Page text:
Syria conflict: Why Azaz is so important for Turkey and the Kurds
Turkey is facing mounting criticism for shelling Kurdish forces across the border in northern Syria.
The Turkish government has said its troops were responding - in line with their terms of engagement - to fire from members of the Popular Protection Units (YPG) as the militia advanced on the Syrian rebel-held town of Azaz, just 7km (4 miles) from the frontier.
But the international community is not convinced.
The US, France and EU have called on Turkey to hold fire, while the UN Security Council has urged it to "comply with international law".
Earlier this week, Turkish Prime Minister Ahmet Davutoglu said the shelling had succeeded in halting the YPG advance on Azaz and promised the "harshest reaction" if it tried to march on the town again.
"We will not allow Azaz to fall," he declared, adding that "the whole world should know this".
So why is this small town so significant for Turkey?
"Azaz and its surrounding area are very important for Turkey's national security and the future of the Syrian war," says Can Acun, a researcher from the Turkish pro-government think tank SETA.
"This area is on the land corridor stretching from the Turkish border to the city of Aleppo," he adds. "So both for humanitarian aid to go through and for the rebel forces to hold on to the area, Azaz is of strategic importance."
But this supply route to Aleppo was severed on 3 February as a result of a government offensive, backed by Russian air strikes, that broke a rebel siege of two towns south of Azaz.
Since then, the government advance northwards towards the border has continued, while the YPG has exploited the situation and begun pushing eastwards from their enclave around Afrin, taking the Menagh airbase and the town of Tal Rifaat from the rebels.
"The Azaz-Aleppo supply route does not function any longer," says journalist Cengiz Candar, who thinks the strategic importance of Azaz for the Turkish government is the result of other concerns.
"Turkey wants to portray this area to the US and the international coalition as somewhere they also can act against the Islamic State group. Furthermore, [if they capture it] the Kurds can join their enclaves along the border, which Turkey sees as a security threat," Mr Candar says.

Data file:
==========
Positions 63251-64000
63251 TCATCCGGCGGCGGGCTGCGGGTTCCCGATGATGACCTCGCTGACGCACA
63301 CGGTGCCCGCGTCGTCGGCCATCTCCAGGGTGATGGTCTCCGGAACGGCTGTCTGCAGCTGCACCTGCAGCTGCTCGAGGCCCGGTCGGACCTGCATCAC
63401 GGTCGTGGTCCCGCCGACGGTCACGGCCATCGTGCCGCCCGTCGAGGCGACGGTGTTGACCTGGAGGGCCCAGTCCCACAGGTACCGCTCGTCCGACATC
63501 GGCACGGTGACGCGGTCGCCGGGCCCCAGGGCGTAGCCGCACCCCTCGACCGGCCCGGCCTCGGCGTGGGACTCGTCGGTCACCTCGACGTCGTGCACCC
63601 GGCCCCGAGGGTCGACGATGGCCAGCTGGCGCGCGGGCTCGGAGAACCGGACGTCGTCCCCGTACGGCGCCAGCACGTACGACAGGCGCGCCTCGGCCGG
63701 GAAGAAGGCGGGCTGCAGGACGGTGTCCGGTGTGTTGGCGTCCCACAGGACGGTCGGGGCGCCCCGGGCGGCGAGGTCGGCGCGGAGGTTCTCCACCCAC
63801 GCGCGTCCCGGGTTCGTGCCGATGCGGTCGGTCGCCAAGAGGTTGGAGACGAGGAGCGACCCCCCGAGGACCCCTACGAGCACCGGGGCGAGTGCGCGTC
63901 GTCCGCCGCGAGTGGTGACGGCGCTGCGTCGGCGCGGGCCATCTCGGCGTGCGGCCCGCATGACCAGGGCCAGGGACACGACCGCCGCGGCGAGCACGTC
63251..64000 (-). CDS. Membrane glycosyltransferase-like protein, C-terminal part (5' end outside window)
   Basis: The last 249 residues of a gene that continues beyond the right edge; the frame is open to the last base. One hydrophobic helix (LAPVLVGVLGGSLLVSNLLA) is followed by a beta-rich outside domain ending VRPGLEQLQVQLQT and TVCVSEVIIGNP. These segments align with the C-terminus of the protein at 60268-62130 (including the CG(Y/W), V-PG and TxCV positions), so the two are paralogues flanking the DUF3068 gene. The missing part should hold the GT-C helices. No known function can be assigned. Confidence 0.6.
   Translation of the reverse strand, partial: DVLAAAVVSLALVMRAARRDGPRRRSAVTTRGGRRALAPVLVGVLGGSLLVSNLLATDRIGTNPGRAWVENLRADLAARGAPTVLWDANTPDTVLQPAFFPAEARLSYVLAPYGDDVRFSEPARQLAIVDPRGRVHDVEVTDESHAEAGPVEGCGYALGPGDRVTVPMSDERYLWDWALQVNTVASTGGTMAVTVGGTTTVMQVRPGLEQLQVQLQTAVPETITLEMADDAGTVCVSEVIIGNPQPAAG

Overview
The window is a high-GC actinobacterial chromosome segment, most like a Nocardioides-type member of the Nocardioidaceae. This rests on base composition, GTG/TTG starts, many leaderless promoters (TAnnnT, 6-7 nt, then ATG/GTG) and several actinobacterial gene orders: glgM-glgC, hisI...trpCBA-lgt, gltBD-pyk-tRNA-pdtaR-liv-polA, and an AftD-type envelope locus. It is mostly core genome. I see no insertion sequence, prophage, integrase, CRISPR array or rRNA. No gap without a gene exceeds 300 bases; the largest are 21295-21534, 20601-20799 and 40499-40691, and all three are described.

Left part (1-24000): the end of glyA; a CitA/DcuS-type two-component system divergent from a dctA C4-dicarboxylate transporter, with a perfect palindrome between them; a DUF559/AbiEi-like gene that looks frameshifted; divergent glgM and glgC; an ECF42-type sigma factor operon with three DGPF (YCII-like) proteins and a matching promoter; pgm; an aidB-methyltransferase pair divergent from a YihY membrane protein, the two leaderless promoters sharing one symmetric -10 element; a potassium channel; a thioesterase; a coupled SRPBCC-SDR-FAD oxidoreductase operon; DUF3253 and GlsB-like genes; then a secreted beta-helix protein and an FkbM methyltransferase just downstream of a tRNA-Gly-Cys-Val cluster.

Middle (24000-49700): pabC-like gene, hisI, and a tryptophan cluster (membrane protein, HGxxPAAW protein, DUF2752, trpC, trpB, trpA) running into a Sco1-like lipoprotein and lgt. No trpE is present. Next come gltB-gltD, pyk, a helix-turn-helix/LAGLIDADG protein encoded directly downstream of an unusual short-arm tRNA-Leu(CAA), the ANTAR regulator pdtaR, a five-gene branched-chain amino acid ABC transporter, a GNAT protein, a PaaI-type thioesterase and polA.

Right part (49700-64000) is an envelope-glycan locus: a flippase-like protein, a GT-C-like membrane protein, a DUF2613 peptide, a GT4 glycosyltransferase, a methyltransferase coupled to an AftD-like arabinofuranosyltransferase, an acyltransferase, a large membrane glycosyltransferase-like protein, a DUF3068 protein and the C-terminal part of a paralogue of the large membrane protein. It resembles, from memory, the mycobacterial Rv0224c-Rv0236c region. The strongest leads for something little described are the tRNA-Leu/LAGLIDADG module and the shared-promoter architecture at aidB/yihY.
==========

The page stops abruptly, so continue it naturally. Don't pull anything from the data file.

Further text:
Turkey views the YPG, the military wing of the Syrian Democratic Union Party (PYD), as allied to the outlawed Kurdistan Workers' Party (PKK), which has carried out a decades-long armed campaign in Turkish territory.
The PKK is listed as a terrorist organisation by Turkey, the EU and US. But Washington perceives the YPG and the PYD as the only effective force against IS on the ground in Syria.
Kurdish groups now control most of the Syrian border with Turkey, with only a 100km (62-mile) stretch remaining from Azaz to the IS-held town of Jarablus.
"Azaz is a symbol for Turkey," says Fabrice Balanche from the Washington Institute For Near East Policy.
"If the Kurds take Azaz, then they could join the land gap between their two enclaves, Kobane and Afrin. Prime Minister Davutoglu fears that if the Kurds capture Azaz, they could start a big offensive from Kobane to the west and from Afrin to the east," he explains.
But Cengiz Candar believes the YPG could join the enclaves without taking control of Azaz.
The demographic structure of Azaz is of importance to Turkey as well, since along with Arabs and Kurds, ethnic Turkmens live in the area too.
"Azaz is also of key significance because of the support provided for rebel groups from within Turkey," says Fabrice Balanche.
"If the Kurds capture Azaz, the rebel groups will not have an entry point into Syria. That's Russia's strategy. Very simple - let the Kurds take control of the border area and cut Turkey from Aleppo."
On Tuesday, the pro-government Turkish newspaper Sabah reported that about 500 rebels from Idlib province had travelled via Turkey to Azaz in the past few days.
So would Turkey risk getting involved unilaterally in the Syrian war, for the sake of protecting Azaz?
Turkish Defence Minister Ismet Yilmaz recently made it clear that there were no plans to send ground troops into Syria.
A Turkish official speaking to the BBC also reiterated that Turkey did not intend to act unilaterally unless there were major changes on the ground, but that it was trying to convince the US-led coalition against IS to send troops in.
"I think if Turkey and the Gulf countries are seriously determined, they can convince the US to change its position," says Can Acun.
"Such a step could provide a safe zone for [displaced Syrians] too, and could well get the support of the EU which has been facing an overwhelming refugee crisis," he says.
However, Fabrice Balanche thinks Washington is not interested in getting dragged further into the Syrian conflict, and that the proxy war would continue instead.
"The US wants to keep the Kurds by its side. But Washington knows if Ankara continues with the shelling, then the Kurds will shift towards Russia," he says. "So the US needs to negotiate between Turkey and the Kurds. But it's difficult because the US is weak at the moment - it's the election year."
"The Turks will probably wait until next year for a new US administration that would get more involved in Syria and more aggressive with Russia. Probably, they are dreaming of a new Ronald Reagan who says: 'America is back'," Mr Balanche says.